Akua is a generalized term—it doesn't just refer to the Christian god. It can refer to a variety of spirits and deities. I don't know all these words with confidence, but kupuna are our ancestors, aumakua are specific protective ancestral spirits (some of whom can take animal forms), and kupua are heroic figures from stories (Maui is a good example here). I want to say kini o ke akua are multitudes of spirits and deities, or possibly different facets of a particular deities, but I might be wrong—I wasn't raised in the culture.
I guess it could be either God/dess or deity, but I've read that specifying a Goddess would be "akua wahine" (god-woman), as in "akua wahine Pele" ("Goddess Pele", who is the volcano deity who created Hawaii).
According to Wikiditionary, akua can also mean "spirit" or "ghost", although it's probably most common to translate the word to "God" because how it's used religiously.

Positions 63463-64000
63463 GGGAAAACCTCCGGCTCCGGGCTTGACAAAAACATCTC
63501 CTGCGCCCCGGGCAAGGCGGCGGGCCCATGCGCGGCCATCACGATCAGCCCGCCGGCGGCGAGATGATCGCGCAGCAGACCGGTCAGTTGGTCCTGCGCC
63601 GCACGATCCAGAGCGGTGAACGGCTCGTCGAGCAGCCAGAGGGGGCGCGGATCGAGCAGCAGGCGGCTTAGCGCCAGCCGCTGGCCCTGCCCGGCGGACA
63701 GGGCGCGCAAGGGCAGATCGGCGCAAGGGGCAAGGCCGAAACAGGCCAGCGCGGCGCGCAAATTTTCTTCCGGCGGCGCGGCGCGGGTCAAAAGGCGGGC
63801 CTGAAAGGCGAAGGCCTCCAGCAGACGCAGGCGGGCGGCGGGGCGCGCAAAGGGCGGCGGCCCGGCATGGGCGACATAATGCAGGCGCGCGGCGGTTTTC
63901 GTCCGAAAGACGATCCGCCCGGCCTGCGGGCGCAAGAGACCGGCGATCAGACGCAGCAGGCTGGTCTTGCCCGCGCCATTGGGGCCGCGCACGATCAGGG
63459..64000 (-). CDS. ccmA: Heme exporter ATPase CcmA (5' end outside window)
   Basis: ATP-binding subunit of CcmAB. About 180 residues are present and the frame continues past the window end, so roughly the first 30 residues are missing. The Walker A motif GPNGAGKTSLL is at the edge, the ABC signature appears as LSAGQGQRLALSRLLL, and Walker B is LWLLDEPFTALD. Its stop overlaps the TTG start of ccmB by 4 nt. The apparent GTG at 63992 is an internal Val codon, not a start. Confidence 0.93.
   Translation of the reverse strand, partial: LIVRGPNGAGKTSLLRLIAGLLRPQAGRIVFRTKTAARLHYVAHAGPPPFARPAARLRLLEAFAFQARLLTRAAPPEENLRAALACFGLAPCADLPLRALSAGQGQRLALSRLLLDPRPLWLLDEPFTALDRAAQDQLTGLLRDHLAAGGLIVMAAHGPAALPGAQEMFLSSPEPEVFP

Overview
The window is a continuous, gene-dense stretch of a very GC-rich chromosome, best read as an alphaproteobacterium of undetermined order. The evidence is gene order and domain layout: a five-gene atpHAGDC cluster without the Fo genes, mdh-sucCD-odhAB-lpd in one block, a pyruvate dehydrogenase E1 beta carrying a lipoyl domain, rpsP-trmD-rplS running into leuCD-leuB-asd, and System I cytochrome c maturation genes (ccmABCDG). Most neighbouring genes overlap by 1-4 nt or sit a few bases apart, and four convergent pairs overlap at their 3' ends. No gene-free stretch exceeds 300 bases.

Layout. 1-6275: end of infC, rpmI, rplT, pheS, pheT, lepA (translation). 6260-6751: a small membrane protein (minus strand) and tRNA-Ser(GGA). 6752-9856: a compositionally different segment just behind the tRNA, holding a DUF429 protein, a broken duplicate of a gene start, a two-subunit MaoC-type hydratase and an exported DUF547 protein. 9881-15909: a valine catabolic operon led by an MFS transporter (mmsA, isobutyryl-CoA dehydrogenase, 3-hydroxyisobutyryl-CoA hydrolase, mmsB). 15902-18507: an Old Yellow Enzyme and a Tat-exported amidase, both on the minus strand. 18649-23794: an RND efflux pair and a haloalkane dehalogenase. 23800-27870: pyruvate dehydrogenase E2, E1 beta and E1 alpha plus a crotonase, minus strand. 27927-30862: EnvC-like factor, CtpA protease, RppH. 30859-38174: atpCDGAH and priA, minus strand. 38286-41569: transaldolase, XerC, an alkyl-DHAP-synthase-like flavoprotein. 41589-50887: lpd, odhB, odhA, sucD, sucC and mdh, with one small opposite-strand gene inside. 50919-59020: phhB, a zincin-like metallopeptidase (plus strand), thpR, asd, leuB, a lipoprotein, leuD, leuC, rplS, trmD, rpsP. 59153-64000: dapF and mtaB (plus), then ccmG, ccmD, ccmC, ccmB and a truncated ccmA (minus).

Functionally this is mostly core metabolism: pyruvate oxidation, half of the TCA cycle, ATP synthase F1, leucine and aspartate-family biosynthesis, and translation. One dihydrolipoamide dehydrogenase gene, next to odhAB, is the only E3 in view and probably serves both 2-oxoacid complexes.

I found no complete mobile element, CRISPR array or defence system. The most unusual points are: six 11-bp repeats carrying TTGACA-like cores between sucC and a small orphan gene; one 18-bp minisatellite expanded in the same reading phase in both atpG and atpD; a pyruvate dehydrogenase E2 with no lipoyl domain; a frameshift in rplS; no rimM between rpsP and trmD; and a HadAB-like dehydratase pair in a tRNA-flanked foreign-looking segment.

He aha ka huaʻōlelo no God? = What is the word for Akua?
New Hawaiian Dictionary
God, goddess, spirit, ghost, devil, image, idol, corpse; divine, supernatural, godly. Akua might mate with humans and give birth to normal humans, moʻo, or kupua (Nānā 23). Children of Kamehameha by Keopuolani were sometimes referred to as akua because of their high rank. Kauā, or outcasts, were sometimes called akua because they were despised as ghosts.